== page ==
Two advisors and one leading private debt manager weigh in on scandal’s impact, and what investors should do to address risks
It’s been roughly eight months since the Bridging Finance scandal made headlines and dealt a blow to trust in Canada’s private debt industry, and until today, the case has yet to come to a definite conclusion. While it hasn’t left a permanent scar, the episode certainly sounded a note of caution for Canadian investors and advisors.
“We really saw distrust in the private debt space peak over the summer months,” Steven Taylor, an Ontario-based investment advisor at Steven Taylor Wealth at National Bank Financial, told Wealth Professional. “Bridging wasn’t a holding for my clients, though I know a few friends and advisors who were affected by it, and I received a few questions from interested clients and contacts who read the news. But I believe most of that negative sentiment has run its course.”
Graham Priest, an investment advisor with BlueShore Financial in British Columbia, said his clients and immediate contacts within the advisor community weren’t impacted by the Bridging Finance affair. But whenever scandals like that break out, he said, it prompts some degree of concern and deeper thinking.
“Investors aren’t always cognizant of the risks that they're taking on, and that's irrespective of fraudulent type activities that may be happening,” Priest said. “People are aware of pensions, endowments, and institutional-level investors looking to the private market, so they want to gain access to it as well.”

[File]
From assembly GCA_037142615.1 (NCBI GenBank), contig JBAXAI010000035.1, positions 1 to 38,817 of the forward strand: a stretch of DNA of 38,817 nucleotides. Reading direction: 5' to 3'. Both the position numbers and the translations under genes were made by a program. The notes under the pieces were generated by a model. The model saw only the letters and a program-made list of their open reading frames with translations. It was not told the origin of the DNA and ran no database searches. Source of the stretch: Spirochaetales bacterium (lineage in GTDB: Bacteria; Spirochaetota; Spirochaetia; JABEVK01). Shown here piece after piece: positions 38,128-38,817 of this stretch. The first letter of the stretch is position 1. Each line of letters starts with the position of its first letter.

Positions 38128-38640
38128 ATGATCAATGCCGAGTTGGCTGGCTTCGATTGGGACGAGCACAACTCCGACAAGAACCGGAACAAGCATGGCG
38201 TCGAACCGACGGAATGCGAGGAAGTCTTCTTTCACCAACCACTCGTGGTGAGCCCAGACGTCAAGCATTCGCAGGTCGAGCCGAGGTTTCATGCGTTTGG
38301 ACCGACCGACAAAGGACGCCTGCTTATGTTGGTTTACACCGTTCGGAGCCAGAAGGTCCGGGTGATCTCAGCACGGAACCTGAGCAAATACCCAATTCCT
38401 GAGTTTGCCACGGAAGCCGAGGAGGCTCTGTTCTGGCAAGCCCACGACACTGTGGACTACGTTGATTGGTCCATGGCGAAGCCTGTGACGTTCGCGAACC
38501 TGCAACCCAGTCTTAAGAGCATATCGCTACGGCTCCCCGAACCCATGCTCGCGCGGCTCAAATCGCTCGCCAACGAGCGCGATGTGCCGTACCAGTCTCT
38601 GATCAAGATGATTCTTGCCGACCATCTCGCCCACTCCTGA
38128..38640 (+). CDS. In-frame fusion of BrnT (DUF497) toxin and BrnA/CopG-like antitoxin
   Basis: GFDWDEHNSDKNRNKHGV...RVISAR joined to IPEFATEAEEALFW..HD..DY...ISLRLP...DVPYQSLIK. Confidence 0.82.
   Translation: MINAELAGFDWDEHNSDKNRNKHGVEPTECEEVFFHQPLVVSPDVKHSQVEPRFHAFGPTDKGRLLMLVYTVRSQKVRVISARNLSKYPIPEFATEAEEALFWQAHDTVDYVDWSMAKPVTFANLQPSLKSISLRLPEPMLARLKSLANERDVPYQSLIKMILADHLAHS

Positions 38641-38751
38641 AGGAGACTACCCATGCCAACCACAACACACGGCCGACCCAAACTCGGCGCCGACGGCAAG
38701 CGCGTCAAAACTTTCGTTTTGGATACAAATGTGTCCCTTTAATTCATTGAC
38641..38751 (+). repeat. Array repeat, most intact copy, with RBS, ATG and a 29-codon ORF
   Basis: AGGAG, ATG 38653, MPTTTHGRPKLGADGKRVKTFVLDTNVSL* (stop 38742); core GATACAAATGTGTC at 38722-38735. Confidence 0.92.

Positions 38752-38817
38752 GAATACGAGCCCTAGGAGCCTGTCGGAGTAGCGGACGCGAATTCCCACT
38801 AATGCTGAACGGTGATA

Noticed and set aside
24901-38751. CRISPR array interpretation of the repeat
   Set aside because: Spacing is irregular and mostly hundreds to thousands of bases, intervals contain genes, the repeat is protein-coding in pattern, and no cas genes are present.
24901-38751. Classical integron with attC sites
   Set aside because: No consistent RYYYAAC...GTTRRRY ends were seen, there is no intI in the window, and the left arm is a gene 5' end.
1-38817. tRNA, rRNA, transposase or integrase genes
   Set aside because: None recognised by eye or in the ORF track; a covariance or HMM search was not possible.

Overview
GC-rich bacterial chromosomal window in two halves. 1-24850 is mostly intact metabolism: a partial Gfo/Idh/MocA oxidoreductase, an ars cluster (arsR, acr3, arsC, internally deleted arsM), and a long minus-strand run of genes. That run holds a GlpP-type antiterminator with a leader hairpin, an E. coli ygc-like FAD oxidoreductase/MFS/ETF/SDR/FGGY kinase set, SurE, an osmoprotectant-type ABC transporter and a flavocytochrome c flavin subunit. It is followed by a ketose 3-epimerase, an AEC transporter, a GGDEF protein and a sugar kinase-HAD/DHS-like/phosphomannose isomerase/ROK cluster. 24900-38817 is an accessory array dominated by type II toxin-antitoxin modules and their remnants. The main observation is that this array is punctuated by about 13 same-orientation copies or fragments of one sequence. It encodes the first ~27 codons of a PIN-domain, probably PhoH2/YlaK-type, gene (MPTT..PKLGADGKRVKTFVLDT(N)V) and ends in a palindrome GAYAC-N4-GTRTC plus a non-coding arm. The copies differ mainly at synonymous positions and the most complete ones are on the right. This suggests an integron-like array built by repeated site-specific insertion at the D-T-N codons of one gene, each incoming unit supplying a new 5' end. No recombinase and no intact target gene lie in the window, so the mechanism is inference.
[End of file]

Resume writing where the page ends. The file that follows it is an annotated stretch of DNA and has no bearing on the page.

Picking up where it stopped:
There’s no question that private debt can serve an important function within portfolios and in the broader capital markets. With persistently low interest rates forcing investors into areas of higher risk in the public fixed-income markets to match their obligations, Taylor said private debt can offer investment-grade equivalent opportunities. For his part, Priest highlighted how banks’ lending activities have tightened since the 2008 financial crisis, leading many business borrowers to turn to private lenders.
“More than half of the debt in the U.S. is private,” Priest said. “As an asset class, it has in a lot of cases done a good job matching the needs of yield-seeking investors and companies in search of capital to grow.”
While the case for private debt investment is undeniable, that doesn’t mean investors and their advisors should go into it with eyes closed. Taylor said accredited investors can find and vet private investment opportunities through offering memorandum products offered by various Canadian asset managers. Among the different flavours of private debt available, real estate and mortgage investment corporations are his instruments of choice.
“A few years ago, investors may have looked at track record and historical performance as some of the most important due diligence aspects to consider in the private investment space,” he said. “But now, I think you’re much more looking at reputation, compliance, and oversight within these funds.”